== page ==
Let’s start with the basics. Put simply, an electric bike, or e-bike as they are sometimes known, is like a traditional bike, but with an electric motor and accompanying battery added on. You do still have to pedal but the motor will kick in when needed to give you a boost. Generally speaking, electric bikes have a variety of different settings so you can select how much extra input you want from the motor, depending on the terrain and incline on your ride.
Usually, the same regulations that apply to normal bikes also apply to e-bikes. There are a few additional regulations that you need to be aware of too: the motor’s maximum output can’t be above 250 watts and to ride them on a public road you must be at least 14 years old. Make sure you have the suitable safety kit too, you don’t need anything extra for an electric bike but you should make sure you have suitable equipment, such as a helmet and lights.
Before you invest in an electric bike, think about how you are planning to use it. Is it primarily for leisure, commuting or working on fitness? All of these will make a difference to the bike you finally choose. With their motors running, an electric bike will happily go along at around 15 mph – easily enough to keep up with rush hour traffic in busy areas! Obviously, when you add in your own pedal power, it will go faster. Their main advantage in rush hour traffic is acceleration, which is great for stop-start cycling. For leisure cycling, a main attraction is a little extra help up those hills, which can make cycling for enjoyment a lot more fun – as will a comfortable saddle! An electric bike is also an excellent way to build up your fitness levels if you are looking to find your way back into exercise – as well as helping with the hills, you have the extra boost waiting for you when you need it.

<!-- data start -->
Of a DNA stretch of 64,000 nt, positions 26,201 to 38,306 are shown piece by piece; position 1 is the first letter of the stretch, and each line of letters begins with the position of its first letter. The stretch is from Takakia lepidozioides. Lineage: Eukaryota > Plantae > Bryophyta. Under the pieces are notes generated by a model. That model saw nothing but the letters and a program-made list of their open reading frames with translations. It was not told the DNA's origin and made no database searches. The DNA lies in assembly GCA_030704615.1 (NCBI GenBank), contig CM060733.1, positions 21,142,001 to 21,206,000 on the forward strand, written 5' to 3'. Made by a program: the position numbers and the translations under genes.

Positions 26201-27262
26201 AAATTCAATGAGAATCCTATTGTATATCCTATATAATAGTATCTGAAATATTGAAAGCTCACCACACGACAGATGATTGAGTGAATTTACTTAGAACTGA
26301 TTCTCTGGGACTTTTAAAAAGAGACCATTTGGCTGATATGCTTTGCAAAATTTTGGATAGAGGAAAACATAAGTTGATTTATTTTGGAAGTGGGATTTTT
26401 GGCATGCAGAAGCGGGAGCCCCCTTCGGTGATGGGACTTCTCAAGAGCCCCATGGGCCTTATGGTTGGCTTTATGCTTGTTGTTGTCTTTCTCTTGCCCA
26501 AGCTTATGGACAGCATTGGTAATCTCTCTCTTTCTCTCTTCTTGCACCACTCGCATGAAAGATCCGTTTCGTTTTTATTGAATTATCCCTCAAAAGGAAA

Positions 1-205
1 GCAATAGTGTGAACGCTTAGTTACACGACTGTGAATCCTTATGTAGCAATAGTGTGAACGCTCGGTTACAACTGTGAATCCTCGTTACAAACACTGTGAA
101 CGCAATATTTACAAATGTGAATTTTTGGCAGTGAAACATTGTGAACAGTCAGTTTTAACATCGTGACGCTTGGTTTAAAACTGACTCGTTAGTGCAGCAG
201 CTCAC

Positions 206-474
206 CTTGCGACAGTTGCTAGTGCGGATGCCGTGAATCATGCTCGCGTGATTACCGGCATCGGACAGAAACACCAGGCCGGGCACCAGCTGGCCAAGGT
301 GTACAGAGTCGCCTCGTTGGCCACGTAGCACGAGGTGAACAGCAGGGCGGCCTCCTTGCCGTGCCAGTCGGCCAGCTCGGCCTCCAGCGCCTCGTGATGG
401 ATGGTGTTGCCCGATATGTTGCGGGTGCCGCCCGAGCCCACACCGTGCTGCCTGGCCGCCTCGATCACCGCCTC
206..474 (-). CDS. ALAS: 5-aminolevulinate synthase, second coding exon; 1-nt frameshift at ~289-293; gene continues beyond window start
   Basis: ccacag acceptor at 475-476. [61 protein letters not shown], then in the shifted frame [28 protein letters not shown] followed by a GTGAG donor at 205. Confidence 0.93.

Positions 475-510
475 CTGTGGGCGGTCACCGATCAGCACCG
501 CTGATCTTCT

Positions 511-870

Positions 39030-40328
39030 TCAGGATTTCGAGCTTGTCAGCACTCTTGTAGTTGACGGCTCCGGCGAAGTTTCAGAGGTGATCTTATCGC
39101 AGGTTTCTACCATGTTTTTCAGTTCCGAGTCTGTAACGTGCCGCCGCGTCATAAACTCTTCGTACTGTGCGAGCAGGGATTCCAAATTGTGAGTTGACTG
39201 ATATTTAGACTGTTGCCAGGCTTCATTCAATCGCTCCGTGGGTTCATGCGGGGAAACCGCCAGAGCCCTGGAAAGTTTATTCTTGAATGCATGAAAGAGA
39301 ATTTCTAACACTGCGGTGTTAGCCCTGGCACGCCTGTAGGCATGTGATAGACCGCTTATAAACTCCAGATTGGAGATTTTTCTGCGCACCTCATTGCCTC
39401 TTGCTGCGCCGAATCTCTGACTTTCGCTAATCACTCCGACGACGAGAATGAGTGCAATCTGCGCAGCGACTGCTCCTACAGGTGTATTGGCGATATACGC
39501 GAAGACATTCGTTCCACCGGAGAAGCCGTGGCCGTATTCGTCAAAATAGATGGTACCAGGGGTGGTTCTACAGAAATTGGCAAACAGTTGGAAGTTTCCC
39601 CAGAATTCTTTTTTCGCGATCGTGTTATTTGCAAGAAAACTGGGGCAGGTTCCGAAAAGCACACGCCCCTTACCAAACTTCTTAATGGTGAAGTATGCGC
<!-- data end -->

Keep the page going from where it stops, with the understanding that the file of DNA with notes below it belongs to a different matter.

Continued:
There are two numbers that are important when you are looking at the performance of an e-bike. The first is the battery capacity, which will tell you how much energy the battery can hold. Put simply, the higher the number, the further you can go! The second is the voltage, which refers to how powerful the motor is. This is limited in the UK, so there won’t be a great deal of difference, but more power means more speed. Of course, more power also means more drain on the battery, so you will run it down faster too.
Most electric bikes will come with a variety of modes for you to choose from, so consider what you think you will use the electric aspect for and choose one with the right options – getting up to speed in the commute, or a boost from time to time so you can enjoy cycling for longer. Being able to select different settings means that your battery should last longer too.
As with traditional bikes, there are a range of options on electric bikes to help you with choosing the right model. If you are buying it to help with your commute, you might want to look at folding models to help with storage; this is also useful if you don’t have a lot of space at home – they can be, as the name suggests, simply folded in half, which takes up a lot less space. For leisure cycling take a look at the suspension options – the last thing you want is a bumpy ride!